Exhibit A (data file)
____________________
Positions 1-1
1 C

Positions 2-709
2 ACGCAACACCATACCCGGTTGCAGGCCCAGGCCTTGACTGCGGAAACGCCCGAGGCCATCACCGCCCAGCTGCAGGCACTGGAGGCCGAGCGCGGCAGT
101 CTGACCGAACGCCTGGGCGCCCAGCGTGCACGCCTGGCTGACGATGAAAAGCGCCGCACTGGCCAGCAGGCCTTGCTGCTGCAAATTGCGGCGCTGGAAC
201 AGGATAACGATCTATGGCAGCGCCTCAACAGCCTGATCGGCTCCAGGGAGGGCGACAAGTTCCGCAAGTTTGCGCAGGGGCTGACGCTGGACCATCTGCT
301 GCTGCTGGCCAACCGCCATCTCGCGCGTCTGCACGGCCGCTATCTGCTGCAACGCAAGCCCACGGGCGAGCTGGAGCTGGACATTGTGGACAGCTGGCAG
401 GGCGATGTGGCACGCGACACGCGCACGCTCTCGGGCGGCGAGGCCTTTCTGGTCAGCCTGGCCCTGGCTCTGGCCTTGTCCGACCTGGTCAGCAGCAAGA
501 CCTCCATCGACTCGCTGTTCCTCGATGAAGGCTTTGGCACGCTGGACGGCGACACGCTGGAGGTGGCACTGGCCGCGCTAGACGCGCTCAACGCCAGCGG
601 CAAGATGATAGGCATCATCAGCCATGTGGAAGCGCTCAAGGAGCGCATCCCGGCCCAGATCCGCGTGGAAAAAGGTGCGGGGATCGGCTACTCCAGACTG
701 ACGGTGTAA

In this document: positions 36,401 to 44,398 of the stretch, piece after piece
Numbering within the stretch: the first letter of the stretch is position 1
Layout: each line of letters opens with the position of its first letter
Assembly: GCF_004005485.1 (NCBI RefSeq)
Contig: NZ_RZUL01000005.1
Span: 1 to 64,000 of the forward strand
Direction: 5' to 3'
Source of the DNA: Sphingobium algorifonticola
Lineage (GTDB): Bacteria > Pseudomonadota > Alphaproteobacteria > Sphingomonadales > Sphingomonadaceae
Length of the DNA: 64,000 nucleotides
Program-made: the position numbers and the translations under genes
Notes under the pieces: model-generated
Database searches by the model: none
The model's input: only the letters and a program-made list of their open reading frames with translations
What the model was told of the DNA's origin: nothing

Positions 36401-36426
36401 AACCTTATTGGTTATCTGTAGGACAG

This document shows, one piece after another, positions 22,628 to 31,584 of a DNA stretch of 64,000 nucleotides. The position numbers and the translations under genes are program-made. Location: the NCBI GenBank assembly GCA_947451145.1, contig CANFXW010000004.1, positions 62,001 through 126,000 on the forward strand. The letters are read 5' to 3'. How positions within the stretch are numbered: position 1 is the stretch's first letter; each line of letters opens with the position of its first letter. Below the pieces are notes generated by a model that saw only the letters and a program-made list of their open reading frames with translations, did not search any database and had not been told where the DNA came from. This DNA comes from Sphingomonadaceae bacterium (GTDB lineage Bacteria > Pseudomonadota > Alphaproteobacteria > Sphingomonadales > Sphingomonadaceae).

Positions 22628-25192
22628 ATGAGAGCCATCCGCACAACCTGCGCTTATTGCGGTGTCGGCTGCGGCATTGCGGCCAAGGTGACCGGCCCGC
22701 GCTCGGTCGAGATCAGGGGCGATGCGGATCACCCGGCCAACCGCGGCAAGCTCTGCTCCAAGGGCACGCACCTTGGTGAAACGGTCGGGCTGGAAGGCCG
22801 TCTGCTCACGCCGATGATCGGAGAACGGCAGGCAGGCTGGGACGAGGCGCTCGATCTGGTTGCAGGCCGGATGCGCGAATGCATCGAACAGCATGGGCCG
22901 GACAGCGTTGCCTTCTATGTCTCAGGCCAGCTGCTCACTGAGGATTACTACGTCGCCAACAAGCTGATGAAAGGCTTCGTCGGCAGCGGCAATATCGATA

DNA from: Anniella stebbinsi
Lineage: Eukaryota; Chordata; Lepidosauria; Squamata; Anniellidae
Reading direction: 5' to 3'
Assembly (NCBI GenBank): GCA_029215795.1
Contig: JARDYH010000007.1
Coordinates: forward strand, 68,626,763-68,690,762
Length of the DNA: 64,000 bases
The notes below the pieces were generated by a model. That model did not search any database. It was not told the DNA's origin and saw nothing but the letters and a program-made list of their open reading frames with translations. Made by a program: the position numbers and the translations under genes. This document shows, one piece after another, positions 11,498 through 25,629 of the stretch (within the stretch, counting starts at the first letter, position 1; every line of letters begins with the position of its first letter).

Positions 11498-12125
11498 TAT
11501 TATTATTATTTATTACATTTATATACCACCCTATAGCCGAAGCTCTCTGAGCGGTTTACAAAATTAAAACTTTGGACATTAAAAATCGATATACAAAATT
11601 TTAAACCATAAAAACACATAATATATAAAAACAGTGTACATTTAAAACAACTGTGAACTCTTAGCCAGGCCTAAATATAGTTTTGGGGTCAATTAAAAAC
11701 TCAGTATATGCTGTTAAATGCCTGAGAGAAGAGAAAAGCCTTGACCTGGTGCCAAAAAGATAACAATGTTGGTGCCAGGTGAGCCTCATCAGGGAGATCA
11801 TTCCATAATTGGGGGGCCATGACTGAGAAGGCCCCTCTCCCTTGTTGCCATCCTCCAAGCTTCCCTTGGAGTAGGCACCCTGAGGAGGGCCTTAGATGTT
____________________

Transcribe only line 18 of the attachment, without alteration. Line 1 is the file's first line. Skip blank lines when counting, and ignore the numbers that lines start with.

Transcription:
Direction: 5' to 3'